Using Torque to kill Angular Velocity

I’m trying to write a method that adds a limited amount of torque to a rigidbody in order to slow its rotation. I tried to do it in a way that, apart from limiting the actual force to a lower value, basically amounted to the following:


It was meant to be applied over multiple FixedUpdate() cycles until the angular velocity was completely cancelled. But of course, nothing goes as planned, and instead I just have rigidbodies rotating around their z axes a lot. There is no drag and no other forces affecting it, mind you.

Now, I tried converting the angularVelocity from radians to degrees, I tried AddRelativeTorque and AddTorque, and I also tried plenty of modifications to the exact amount of force applied - to no avail.

My instincts tell me that getting the angularVelocity vector, multiplying it with (-1) and applying that as force should slow rotation and cancel it eventually (the time needed depending on the objects mass)…but it doesn’t work that way.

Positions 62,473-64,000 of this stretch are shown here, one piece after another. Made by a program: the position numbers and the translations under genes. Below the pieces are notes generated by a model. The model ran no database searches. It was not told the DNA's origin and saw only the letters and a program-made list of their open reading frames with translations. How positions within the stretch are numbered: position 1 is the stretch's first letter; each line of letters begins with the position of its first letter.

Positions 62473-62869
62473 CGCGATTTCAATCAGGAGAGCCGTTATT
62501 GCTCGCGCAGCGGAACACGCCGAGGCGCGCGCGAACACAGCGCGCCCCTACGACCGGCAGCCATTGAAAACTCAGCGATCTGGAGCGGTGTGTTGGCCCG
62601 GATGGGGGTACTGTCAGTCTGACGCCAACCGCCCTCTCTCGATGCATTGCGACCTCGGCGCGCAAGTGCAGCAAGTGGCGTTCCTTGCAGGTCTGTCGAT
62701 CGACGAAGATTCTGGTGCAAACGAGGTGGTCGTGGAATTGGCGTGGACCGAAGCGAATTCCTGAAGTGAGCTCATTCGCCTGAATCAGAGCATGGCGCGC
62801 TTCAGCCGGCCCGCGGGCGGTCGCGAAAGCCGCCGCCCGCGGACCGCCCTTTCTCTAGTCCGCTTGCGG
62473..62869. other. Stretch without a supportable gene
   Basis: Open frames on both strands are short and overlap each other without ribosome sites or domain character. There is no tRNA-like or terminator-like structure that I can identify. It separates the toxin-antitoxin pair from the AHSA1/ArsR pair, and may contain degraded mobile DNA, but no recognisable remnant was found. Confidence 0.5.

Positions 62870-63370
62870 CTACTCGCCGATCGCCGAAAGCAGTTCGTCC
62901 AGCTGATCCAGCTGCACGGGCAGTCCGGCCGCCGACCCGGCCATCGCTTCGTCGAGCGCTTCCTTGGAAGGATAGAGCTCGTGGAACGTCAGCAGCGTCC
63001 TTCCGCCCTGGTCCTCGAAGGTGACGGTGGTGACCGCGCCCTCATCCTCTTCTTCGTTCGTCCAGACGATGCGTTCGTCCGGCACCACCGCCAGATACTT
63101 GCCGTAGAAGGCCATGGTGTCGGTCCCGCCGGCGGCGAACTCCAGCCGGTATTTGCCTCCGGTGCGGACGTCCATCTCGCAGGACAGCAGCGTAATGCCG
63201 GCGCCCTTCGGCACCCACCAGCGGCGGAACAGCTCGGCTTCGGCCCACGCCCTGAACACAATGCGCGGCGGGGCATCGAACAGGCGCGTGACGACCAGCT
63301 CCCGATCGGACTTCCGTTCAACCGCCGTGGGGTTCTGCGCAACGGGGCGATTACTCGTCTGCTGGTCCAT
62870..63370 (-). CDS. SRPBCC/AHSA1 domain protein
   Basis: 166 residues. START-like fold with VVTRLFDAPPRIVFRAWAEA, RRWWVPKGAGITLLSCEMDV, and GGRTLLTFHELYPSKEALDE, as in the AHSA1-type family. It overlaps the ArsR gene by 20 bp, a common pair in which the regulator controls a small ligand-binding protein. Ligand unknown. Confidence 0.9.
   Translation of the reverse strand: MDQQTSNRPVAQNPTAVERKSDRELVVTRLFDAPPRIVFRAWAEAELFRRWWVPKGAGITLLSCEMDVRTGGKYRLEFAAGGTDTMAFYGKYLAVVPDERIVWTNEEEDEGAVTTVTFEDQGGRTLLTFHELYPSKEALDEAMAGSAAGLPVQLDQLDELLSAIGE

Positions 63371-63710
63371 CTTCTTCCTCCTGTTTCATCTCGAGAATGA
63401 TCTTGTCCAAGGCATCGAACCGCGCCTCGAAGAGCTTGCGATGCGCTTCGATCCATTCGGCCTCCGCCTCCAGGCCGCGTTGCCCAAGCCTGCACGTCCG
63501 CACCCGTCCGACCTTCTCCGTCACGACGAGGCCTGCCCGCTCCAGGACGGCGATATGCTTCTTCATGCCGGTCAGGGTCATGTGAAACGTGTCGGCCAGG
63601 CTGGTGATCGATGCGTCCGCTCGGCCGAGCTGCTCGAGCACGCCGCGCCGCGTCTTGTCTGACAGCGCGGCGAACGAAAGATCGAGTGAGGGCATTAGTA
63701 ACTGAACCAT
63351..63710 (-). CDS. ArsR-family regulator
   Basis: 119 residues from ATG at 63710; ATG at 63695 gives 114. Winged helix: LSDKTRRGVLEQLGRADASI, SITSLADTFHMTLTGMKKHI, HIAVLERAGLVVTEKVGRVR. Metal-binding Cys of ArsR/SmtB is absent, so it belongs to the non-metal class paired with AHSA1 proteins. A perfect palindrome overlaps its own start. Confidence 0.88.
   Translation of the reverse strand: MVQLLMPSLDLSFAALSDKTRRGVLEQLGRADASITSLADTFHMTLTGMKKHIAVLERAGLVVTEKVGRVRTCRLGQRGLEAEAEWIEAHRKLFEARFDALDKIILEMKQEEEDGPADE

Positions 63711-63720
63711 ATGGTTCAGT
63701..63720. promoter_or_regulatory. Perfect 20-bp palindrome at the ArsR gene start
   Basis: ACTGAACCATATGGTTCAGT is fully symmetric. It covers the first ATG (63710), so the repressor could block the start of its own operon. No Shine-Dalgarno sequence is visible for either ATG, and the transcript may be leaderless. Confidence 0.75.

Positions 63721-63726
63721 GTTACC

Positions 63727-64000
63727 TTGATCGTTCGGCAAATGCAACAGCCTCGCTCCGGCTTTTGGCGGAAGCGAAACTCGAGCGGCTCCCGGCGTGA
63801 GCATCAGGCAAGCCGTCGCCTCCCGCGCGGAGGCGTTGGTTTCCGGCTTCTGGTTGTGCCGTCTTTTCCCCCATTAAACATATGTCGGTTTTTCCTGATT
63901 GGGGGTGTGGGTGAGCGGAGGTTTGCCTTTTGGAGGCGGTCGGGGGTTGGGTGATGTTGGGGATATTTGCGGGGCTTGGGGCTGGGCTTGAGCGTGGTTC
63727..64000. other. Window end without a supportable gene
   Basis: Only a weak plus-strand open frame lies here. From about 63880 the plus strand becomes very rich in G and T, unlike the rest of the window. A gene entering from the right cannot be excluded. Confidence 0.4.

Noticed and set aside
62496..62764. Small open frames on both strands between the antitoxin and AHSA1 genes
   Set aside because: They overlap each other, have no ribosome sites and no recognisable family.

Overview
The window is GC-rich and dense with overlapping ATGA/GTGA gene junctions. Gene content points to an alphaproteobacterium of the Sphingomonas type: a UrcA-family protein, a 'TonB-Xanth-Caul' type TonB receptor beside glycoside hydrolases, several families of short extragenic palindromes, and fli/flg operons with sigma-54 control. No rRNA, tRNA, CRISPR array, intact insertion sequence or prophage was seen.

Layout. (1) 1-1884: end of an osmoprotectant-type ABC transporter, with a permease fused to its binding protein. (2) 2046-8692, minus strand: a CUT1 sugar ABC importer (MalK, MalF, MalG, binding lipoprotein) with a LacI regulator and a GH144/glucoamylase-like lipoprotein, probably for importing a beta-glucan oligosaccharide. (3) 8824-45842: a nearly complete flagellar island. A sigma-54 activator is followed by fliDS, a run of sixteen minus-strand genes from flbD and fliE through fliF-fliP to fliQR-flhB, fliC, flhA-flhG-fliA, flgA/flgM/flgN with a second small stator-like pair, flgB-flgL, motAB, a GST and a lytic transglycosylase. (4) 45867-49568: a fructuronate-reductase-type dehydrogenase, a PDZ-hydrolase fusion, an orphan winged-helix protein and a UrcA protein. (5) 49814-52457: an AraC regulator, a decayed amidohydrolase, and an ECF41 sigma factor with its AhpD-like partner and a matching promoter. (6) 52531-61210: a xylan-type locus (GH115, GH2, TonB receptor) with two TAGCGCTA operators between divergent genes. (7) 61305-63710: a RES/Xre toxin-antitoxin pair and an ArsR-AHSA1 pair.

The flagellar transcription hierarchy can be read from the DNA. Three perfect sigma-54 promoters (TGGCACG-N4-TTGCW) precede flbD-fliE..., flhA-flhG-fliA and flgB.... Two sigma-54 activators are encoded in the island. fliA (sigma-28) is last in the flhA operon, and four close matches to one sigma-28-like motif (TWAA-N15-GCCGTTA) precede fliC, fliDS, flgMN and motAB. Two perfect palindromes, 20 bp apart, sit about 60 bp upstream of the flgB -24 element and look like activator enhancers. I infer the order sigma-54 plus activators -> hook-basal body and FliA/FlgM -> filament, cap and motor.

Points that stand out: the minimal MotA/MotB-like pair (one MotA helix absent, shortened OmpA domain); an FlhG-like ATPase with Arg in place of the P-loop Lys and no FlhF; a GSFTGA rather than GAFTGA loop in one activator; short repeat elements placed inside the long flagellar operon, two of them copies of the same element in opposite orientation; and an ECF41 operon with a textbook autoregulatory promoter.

Any ideas, gentlemen?

Untested, but I’m pretty sure this will work. It should be done in FixedUpdate(), and the slowdown will not be linear. You may need to fiddle with the constant.

rigidbody.angularVelocity *= 0.985;

Depending on how you want to motion to slow, you can use Lerp() or MoveTowards, or others to scale the components of angularVelocity to 0 over time. Based on your question, I’m think you already realize you could play with the ‘angularDrag’ setting…upping it to get the object to slow then returning it to some value after the angularVelocity falls below some threshold.

Vector3 rotation = transform.InverseTransformDirection(rb.angularVelocity);

 if (rotation.y <= .1 && rotation.y >= -0.1)
                rotation.y = 0;
                Debug.Log("cancel y");
else if (rotation.y > .1)
                rb.AddRelativeTorque(Vector3.up * yaw * -1);
else if (rotation.y < -0.1)
                rb.AddRelativeTorque(Vector3.up * yaw);
rb.angularVelocity = transform.TransformVector(rotation);

I know this is a fairly old question, but it took me a bit to solve a similar question.
I cut the sections for X and Z, but they work the same as Y. This code was part of a greater fragment that allowed me to selectively damped various axis of a spaceships rotation.
The “if (rotation.y <= .1 && rotation.y >= -0.1)” section is because this code would otherwise vibrate as the thrust would push rotation from one direction to the other every frame.